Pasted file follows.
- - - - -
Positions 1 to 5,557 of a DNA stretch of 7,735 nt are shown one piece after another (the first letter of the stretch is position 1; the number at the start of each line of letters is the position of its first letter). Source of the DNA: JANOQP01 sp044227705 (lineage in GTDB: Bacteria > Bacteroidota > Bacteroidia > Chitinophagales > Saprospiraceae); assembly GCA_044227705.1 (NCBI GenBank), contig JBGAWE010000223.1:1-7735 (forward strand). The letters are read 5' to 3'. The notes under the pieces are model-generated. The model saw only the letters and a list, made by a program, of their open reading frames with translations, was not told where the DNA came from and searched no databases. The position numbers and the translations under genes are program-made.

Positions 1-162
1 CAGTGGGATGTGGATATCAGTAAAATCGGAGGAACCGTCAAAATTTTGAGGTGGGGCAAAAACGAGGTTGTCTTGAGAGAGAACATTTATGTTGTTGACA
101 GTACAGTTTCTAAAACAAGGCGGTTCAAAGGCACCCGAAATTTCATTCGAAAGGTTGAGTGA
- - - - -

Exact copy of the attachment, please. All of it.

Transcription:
Positions 1 to 5,557 of a DNA stretch of 7,735 nt are shown one piece after another (the first letter of the stretch is position 1; the number at the start of each line of letters is the position of its first letter). Source of the DNA: JANOQP01 sp044227705 (lineage in GTDB: Bacteria > Bacteroidota > Bacteroidia > Chitinophagales > Saprospiraceae); assembly GCA_044227705.1 (NCBI GenBank), contig JBGAWE010000223.1:1-7735 (forward strand). The letters are read 5' to 3'. The notes under the pieces are model-generated. The model saw only the letters and a list, made by a program, of their open reading frames with translations, was not told where the DNA came from and searched no databases. The position numbers and the translations under genes are program-made.

Positions 1-162
1 CAGTGGGATGTGGATATCAGTAAAATCGGAGGAACCGTCAAAATTTTGAGGTGGGGCAAAAACGAGGTTGTCTTGAGAGAGAACATTTATGTTGTTGACA
101 GTACAGTTTCTAAAACAAGGCGGTTCAAAGGCACCCGAAATTTCATTCGAAAGGTTGAGTGA